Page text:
A. Knight Tournament
time limit per test
3 seconds
memory limit per test
256 megabytes
standard input
standard output

Hooray! Berl II, the king of Berland is making a knight tournament. The king has already sent the message to all knights in the kingdom and they in turn agreed to participate in this grand event.

As for you, you're just a simple peasant. There's no surprise that you slept in this morning and were late for the tournament (it was a weekend, after all). Now you are really curious about the results of the tournament. This time the tournament in Berland went as follows:

  • There are n knights participating in the tournament. Each knight was assigned his unique number — an integer from 1 to n.
  • The tournament consisted of m fights, in the i-th fight the knights that were still in the game with numbers at least li and at most ri have fought for the right to continue taking part in the tournament.
  • After the i-th fight among all participants of the fight only one knight won — the knight number xi, he continued participating in the tournament. Other knights left the tournament.
  • The winner of the last (the m-th) fight (the knight number xm) became the winner of the tournament.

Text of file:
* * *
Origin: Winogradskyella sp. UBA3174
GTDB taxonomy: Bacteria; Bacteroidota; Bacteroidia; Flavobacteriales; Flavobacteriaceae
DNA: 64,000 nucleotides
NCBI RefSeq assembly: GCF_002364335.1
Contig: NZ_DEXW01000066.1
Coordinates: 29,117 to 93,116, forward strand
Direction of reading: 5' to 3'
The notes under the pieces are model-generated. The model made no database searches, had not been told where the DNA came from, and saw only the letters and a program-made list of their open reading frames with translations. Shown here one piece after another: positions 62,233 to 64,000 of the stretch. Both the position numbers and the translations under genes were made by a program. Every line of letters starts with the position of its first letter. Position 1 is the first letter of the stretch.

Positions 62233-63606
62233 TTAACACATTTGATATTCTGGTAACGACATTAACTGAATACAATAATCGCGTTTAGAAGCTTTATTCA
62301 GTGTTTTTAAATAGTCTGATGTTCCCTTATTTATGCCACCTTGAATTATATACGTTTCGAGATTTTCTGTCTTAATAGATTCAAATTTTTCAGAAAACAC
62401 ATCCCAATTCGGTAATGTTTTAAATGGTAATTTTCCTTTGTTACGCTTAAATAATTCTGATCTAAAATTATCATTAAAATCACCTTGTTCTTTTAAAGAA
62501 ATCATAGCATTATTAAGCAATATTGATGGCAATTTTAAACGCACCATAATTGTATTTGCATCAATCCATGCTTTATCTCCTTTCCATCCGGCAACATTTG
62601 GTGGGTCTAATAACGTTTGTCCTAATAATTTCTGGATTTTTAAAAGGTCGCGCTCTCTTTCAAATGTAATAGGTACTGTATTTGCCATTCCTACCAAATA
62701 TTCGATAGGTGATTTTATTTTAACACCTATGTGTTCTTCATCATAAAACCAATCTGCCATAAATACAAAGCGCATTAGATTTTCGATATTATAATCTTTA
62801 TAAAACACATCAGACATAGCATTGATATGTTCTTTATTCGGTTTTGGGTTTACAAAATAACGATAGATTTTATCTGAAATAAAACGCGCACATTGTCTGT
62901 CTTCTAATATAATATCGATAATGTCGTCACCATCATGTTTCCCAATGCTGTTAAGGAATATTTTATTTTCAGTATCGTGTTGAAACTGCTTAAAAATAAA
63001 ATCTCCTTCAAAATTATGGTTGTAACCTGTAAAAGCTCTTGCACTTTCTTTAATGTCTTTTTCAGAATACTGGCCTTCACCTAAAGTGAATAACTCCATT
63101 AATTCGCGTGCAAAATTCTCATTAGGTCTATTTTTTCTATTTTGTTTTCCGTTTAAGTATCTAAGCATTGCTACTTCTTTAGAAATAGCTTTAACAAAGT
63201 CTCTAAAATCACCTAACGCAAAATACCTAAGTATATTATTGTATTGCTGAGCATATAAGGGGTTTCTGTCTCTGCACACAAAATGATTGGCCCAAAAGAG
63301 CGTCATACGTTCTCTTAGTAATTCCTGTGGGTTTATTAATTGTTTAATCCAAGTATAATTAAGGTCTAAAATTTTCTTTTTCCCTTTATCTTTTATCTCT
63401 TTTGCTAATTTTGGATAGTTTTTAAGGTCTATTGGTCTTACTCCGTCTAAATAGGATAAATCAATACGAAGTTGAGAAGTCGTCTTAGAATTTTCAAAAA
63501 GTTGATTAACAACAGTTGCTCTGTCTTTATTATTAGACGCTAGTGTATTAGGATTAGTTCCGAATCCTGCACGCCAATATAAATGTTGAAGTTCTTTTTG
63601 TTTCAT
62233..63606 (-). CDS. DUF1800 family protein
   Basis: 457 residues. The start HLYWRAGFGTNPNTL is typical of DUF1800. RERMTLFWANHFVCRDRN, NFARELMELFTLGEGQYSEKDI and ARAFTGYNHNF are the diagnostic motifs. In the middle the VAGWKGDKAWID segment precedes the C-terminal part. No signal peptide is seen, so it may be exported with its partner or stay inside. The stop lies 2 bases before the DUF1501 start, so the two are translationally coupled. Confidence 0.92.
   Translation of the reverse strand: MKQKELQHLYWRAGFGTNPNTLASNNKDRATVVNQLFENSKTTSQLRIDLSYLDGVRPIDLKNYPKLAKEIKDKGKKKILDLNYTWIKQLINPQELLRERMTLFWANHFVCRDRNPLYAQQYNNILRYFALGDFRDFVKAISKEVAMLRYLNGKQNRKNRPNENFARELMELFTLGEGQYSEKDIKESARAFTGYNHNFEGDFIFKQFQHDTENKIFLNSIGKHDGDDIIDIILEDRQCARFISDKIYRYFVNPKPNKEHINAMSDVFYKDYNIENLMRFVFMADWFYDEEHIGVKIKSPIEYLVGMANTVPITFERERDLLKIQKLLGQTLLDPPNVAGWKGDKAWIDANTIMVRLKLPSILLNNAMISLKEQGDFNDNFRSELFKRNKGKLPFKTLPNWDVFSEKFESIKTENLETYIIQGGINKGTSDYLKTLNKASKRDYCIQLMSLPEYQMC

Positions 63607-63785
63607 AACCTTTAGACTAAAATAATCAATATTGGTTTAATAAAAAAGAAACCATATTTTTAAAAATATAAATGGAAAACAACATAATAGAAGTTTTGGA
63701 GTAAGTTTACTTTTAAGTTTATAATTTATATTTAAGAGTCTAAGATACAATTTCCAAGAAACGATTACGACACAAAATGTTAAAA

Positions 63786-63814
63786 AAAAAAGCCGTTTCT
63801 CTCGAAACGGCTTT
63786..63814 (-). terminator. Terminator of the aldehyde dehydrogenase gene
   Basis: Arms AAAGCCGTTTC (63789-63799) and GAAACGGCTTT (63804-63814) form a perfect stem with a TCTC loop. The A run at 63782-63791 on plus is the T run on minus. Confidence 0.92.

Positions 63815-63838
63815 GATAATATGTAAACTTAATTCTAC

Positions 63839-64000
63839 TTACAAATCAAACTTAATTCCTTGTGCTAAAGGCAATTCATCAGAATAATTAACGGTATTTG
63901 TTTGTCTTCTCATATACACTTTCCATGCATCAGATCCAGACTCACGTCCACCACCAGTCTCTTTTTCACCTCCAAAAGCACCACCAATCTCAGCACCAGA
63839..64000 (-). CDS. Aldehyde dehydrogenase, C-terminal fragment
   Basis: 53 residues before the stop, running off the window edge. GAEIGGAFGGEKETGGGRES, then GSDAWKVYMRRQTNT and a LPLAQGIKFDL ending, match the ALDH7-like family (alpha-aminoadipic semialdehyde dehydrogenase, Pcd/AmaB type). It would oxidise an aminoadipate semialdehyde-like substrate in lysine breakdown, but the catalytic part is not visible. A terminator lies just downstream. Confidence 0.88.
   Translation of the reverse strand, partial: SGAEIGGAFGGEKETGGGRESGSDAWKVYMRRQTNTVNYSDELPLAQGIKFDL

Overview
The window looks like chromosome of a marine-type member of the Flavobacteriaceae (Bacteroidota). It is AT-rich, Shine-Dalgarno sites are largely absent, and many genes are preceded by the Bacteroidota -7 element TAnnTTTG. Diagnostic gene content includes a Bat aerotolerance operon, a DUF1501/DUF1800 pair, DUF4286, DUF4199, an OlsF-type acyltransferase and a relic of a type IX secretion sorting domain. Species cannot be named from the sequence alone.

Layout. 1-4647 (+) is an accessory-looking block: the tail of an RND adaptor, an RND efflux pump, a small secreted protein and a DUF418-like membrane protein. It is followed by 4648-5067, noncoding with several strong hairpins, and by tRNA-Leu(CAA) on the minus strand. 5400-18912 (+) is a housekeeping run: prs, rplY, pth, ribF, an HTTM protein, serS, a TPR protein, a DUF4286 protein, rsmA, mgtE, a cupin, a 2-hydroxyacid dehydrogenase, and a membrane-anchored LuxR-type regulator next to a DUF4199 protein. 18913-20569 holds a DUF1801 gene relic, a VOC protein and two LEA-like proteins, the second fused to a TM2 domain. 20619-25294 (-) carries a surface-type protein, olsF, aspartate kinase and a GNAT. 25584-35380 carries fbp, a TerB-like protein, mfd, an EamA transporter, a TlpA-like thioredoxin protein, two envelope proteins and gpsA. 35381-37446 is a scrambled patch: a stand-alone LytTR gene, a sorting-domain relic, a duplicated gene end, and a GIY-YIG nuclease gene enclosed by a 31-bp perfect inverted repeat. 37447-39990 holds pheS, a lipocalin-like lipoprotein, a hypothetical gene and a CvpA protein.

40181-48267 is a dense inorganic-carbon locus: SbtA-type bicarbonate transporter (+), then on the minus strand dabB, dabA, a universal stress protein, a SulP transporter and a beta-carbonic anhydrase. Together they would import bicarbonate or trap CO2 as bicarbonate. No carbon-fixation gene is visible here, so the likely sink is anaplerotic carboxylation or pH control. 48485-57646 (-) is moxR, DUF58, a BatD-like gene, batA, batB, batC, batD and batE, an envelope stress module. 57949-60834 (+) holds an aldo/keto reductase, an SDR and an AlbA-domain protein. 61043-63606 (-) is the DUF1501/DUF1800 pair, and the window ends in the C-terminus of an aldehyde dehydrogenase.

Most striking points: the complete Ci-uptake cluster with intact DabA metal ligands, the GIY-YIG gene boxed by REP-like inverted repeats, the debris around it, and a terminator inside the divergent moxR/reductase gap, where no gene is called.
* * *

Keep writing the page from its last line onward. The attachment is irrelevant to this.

You fished out all the information about the fights from your friends. Now for each knight you want to know the name of the knight he was conquered by. We think that the knight number b was conquered by the knight number a, if there was a fight with both of these knights present and the winner was the knight number a.

Write the code that calculates for each knight, the name of the knight that beat him.


The first line contains two integers n, m (2 ≤ n ≤ 3·105; 1 ≤ m ≤ 3·105) — the number of knights and the number of fights. Each of the following m lines contains three integers li, ri, xi (1 ≤ li < ri ≤ nli ≤ xi ≤ ri) — the description of the i-th fight.

It is guaranteed that the input is correct and matches the problem statement. It is guaranteed that at least two knights took part in each battle.


Print n integers. If the i-th knight lost, then the i-th number should equal the number of the knight that beat the knight number i. If the i-th knight is the winner, then the i-th number must equal 0.

4 3
1 2 1
1 3 3
1 4 4
3 1 4 0 
8 4
3 5 4
3 7 6
2 8 8
1 8 1
0 8 4 6 4 8 6 1 

Consider the first test case. Knights 1 and 2 fought the first fight and knight 1 won. Knights 1 and 3 fought the second fight and knight 3 won. The last fight was between knights 3 and 4, knight 4 won.